This category is a one time entry of a constant, updated annually, exported from your existing computer systems. Your existing method of calculation need only meet the TDC recommendations below.
It is quite common for daily management decisions related to equipment downtime to be made based primarily on labor cost. Of course, production demand is also right up there on the priority list. When deciding a course of action related to downtime, the number of idle workers and man-hours to repair is thought to be the total labor cost.
With the True Downtime Cost (TDC) methodology, we pre-determine the TDC cost using all the metrics, not just labor and lost production. Even looking at just labor through a TDC perspective can be very enlightening. We will learn that the indirect affected labor cost is always greater than the more apparent direct labor cost.
The key to realizing greater savings by more informed management decisions is to predetermine the "True" labor cost for each profit center category. (As should be done for all TDC metrics) For example all should be aware of the hourly cost per machine, cell, department, area, facility, etc.
Sometimes in more apparent bottleneck cases like air compressors, or corrugators, directly affected idle workers will be realized from six to an entire facility.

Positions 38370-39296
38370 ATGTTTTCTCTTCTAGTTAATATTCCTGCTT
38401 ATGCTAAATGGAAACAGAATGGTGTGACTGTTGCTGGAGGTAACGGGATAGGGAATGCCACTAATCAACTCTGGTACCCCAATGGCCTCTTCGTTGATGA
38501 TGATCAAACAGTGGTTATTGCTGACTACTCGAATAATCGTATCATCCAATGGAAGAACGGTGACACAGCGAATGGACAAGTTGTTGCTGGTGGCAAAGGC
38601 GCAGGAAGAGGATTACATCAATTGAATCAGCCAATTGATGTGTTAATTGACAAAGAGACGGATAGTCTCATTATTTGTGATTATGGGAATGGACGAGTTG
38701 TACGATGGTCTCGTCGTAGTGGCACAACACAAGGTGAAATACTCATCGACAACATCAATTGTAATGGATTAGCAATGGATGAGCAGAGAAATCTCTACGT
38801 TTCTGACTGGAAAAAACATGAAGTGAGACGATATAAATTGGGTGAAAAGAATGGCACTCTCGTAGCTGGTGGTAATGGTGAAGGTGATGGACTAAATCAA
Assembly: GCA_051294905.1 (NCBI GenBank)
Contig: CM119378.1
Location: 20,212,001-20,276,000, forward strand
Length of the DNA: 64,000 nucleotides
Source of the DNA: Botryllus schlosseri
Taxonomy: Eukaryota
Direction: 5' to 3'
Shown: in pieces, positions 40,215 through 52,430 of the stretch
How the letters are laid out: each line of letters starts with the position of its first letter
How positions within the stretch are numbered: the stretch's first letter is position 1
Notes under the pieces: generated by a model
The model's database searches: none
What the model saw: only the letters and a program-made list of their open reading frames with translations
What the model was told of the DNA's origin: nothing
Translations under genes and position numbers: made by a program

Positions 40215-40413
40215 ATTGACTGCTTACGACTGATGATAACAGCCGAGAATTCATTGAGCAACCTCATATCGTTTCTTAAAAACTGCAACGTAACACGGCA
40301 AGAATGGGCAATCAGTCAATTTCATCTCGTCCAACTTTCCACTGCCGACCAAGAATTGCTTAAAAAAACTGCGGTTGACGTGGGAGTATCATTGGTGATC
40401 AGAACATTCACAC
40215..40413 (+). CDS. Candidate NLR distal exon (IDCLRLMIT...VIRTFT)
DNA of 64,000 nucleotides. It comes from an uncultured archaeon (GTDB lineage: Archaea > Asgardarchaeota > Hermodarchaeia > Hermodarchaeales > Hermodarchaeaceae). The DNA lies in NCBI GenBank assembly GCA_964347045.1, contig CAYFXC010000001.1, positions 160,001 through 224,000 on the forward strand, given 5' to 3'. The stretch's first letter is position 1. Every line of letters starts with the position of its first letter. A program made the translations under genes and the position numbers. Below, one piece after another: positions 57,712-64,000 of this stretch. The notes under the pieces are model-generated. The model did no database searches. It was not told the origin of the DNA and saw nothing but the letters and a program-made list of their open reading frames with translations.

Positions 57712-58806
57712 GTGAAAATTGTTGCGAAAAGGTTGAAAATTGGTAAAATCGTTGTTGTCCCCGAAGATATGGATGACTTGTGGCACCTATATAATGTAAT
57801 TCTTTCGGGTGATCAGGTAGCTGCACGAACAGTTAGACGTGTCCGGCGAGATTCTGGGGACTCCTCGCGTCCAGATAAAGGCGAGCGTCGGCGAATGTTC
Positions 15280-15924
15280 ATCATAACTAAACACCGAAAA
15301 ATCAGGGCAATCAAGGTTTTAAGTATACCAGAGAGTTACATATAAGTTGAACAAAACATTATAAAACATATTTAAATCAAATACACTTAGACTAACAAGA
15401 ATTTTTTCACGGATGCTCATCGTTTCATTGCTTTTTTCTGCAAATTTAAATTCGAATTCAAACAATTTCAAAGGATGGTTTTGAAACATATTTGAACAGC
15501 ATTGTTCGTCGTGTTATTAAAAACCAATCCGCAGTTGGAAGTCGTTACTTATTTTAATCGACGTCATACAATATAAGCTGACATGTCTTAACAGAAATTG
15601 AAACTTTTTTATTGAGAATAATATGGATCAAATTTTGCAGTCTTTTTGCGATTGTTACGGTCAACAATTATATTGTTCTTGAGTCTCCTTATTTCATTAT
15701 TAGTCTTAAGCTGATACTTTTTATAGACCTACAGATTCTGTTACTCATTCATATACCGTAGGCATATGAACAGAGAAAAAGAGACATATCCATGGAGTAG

As mentioned above, with bottlenecks, all downstream employees should be considered in downtime labor cost. (you may consider them direct or indirect, and may be only a percentage of their hourly cost for reduced production scenarios) There should be four primary categories for indirectly affected people by downtime.
Some may state, "that is covered in our overhead calculations" or "that is covered in our labor per product calculation". That is great as long as those previous methods includes the indirect labor listed below. You will then realize the cost savings, where as those general "Overhead" numbers may not point out a particular cost reduction area.
While each individual's involvement may only be minutes, they all add up. Also keeping in line with obtaining the "True" cost, the hourly wage should be calculated from an accounting stand point. That is, how much the employee costs the company per hour, not how much they are paid.
(A maintenance manager who does a lot of the leg work that could have delegated to his subordinates, may spend 30 minutes supporting the repair of a machine. TDC would show this, and amplify the cost savings to resolve. His base pay may calculate out to $20 per hour. But with insurance, retirement plans, and other benefits, he may actually cost the company $30 per hour.
That 30 minutes of one manager can easily equal the cost of one machine operator. As you move up the management chain, and add all indirect labor, the true labor cost could have been over $100 instead of $15 for one employee.
Regional Survey to Determine the Significance of Human Error in